Dustin Boyd played for Team Canada during one of their last 4 straight World Junior Championship wins, the second one in fact. This team was notable for a few things; one year after the dream team (Getzlaf, Phaneuf, Crosby, Richards etc), they played in Canada, two notable or infamous players were on that team, Steve Downie (who was fantastic) and Luc Bordon (RIP). Note, Andrew Cogliano also played on this team.

Boyd wasn't half bad himself; he scored 3 goals in the round robin (although none in the final 2 playoff games). At the time it seemed he had a bit of a scoring touch, could be a nice little 2nd liner.

Boyd hasn't been great.

There's probably a lot of reasons for his results: Firstly, Keenan has been playing him with just about the worst teammates possible. Not the absolute worst but pretty near the bottom. Secondly, Boyd is just young. He turned 22 in July so it's not really surprising he's unseasoned; Boyd needs time to develop, and he needs decent teammates to do it with.

I think the most interesting thing when you look at Dustin Boyd's desjardins numbers is that his point production is far ahead of where you would expect it to be given his linemates. Now, he doesn't pass Matt's 'line in the sand test' but the only players left on the Flames who did happened to be playing with Jarome Iginla (or happen to be Jarome Iginla).

Now, I'm not necessarily saying Boyd is going to jump out and score 25 goals this year, but prorate his effort last year we get close to 20. The Flames have virtually no scoring depth, so I think it would make sense to at least try playing him on one of the top two lines on a trial basis.

Obviously he's going to need someone on the line who can teach him to play defence, but Boyd still has promise. I think it's time to invest some playing time in him.

Projection: 3rd line
Key Stat: 2nd overall GF/60

Addendum: It's been a couple months since I last read Kent's musing on Boyd but he agrees with me (or I agree with him). Great minds I hope.

Wednesday, September 10, 2008

Zack Stortini

This is a picture of Zack Stortini training with 'the Mandelbaums' (as LT has dubbed them) apparently setting up for a power clean (note his grip width is too narrow for a snatch and his double overhead indicates he's not going to deadlift, although I think a regular clean is just as likely). There was a lot of talk during the offseason about what sort of money Stortini would be willing to take to play for the Oilers given his limited role/ability but that's all been cleared up so all is good from the Stortini camp.

Watching Stortini last year I think we saw something of a transformation in his game. He started the season and indeed his career playing a chicken with his head cut off style but his role was narrowed and focused as the season progressed last year and he turned into a pretty effective energy guy/agitator and arguably, even shutdown.

It's obvious looking at the numbers that MacT isn't exactly comfortable throwing Stortini out there against anyone; he's dead last on the team in terms of even strength ice time per game. He's also 2nd to last in terms of the competition he faced.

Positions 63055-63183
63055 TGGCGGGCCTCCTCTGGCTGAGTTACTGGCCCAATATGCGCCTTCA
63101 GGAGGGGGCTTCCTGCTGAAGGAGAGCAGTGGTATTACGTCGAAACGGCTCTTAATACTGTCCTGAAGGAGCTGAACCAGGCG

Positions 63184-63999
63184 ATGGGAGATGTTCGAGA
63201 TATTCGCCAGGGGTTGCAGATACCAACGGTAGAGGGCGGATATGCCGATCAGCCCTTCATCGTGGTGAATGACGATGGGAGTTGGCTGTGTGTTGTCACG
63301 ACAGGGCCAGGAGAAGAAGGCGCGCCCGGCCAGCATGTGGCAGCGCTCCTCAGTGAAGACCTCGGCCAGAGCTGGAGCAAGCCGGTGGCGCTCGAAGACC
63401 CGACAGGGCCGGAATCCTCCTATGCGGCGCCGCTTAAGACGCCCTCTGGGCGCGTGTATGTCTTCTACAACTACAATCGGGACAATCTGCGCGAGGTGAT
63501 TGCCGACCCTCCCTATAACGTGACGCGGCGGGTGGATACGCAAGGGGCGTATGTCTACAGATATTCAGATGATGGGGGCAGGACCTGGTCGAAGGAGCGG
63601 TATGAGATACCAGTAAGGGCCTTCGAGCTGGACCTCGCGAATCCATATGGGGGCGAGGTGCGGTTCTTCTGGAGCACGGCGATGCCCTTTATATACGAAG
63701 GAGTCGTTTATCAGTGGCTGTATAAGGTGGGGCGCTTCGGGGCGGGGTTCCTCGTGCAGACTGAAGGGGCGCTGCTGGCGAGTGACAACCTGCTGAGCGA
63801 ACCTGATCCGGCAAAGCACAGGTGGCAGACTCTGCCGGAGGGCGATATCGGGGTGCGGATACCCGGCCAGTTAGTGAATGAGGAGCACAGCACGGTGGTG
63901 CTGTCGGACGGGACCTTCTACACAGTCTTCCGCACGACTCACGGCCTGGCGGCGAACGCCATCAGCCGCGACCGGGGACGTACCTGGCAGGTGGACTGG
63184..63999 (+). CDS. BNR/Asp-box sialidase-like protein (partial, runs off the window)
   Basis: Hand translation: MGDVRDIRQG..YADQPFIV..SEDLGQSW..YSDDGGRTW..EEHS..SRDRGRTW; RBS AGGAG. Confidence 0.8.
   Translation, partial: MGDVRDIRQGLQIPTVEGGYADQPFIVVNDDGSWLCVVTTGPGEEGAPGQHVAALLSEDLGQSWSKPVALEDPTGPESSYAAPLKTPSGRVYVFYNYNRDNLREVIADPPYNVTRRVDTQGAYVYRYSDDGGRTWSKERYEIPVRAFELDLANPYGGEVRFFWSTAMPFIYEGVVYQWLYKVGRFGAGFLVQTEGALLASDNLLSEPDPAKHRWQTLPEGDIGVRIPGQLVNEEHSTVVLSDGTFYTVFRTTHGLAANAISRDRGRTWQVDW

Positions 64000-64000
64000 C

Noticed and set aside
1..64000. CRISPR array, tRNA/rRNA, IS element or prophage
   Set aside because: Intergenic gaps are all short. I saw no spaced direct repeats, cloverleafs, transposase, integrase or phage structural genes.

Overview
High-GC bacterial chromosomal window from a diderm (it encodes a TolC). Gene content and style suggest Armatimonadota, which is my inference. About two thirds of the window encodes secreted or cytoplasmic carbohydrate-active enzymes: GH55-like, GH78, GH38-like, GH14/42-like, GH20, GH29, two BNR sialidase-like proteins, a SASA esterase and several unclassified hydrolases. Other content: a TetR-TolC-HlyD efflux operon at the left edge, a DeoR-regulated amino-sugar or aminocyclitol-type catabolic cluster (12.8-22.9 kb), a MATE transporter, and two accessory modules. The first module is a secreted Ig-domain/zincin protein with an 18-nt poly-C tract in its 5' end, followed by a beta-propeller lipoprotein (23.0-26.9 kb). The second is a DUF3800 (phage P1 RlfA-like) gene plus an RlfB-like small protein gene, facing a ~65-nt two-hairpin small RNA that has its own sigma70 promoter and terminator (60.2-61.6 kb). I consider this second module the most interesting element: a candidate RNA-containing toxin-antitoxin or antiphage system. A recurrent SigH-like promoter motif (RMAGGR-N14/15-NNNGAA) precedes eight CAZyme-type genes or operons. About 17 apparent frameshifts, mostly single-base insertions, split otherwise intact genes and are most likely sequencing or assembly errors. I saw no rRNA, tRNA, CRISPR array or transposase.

The good news is that Stortini did ok with the job he was given. His teammates were among the worst on the team but they were doing a fantastic job at keeping the puck out of their own end. Stortini was the very best in the team in fact.

I have to admit I'm a Zack Stortini fan; he doesn't fight well and he's not overly skilled, but he found a way to be a very useful player for the Edmonton Oilers.

Projection: 4th liner
Key Stat: 1st overall GAON/60

Thursday, September 04, 2008

Marc Antoine Pouliot

This picture appears to be taken shortly after Pouliot was drafted and I must say, his chances of making an impact on this team were probably a lot higher that day.

I think Pouliot did a not bad job during his spot duty during the 2nd half of 06-07 (46GP, 7G, 11PTS) and it just seemed like he was never really given a shake in 07-08. I think he actually did ok though.
He's got some red exploding out from those desjardins numbers but it's not entirely bad. MacT played Pouliot against the softest competition but he also played him with the worst teammates. Pouliot wasn't dominating his competition but I'd say he was at least hanging in there.

Some Oilers fans (and bloggers) have been proposing Pouliot's best chance to make a real impact is to take Stoll's position as the shutdown centerman; I have to agree. There simply isn't any room for him on one of the top two center positions right out of training camp, (between Horcoff, Gagner and Cogliano) so Pouliot has to beat out Kyle Brodziak on that third line.

He's not going to do it with pure offensive ability; Brodziak was certainly outscoring him; Brodziak also had a better FO% (51.5% - 47.7%) and took more ( 3.7/g - 1.8/g). I don't know Pouliot's FO data, but Jonathan has some that show MacT was putting Brodziak in more own zone faceoff situations than any other rookie.

With all that being said, I'd say Pouliot's chances of being the shutdown guy aren't good.

Projection: 4th line center
Key Stat: last on forwards in Goals/60

Tuesday, September 02, 2008

Marcus Nilson

Marcus Nilson is not a terrible hockey player. He's been grouped with a couple of players that are pretty much terrible (Eriksson, Warrener) but he's easily the class of that group. He scored 4 goals and 6pts for Sweden in this year's World Hockey Championships which to me shows that he must still have some gas left in the tank (more goals by the way than he had all year for the Flames). How much gas is of course up for debate.
I don't think we can claim that Mike Keenan was putting Nilson in a tremendously bad position. He was playing the absolute worst competition and at times his linemates were downright middle of the pack. Certainly he wasn't getting a lot of icetime, but I think Keenan was justified in restricting Nilson's icetime.

The best thing that can be said about Nilson, and it can't be said of everyone, is that he wasn't drowning in his position. He was at worst treading water and if his job is to stop his opponents from scoring he is succeeding.

Projection: 4th liner
Key Stat: 1st overall in GAON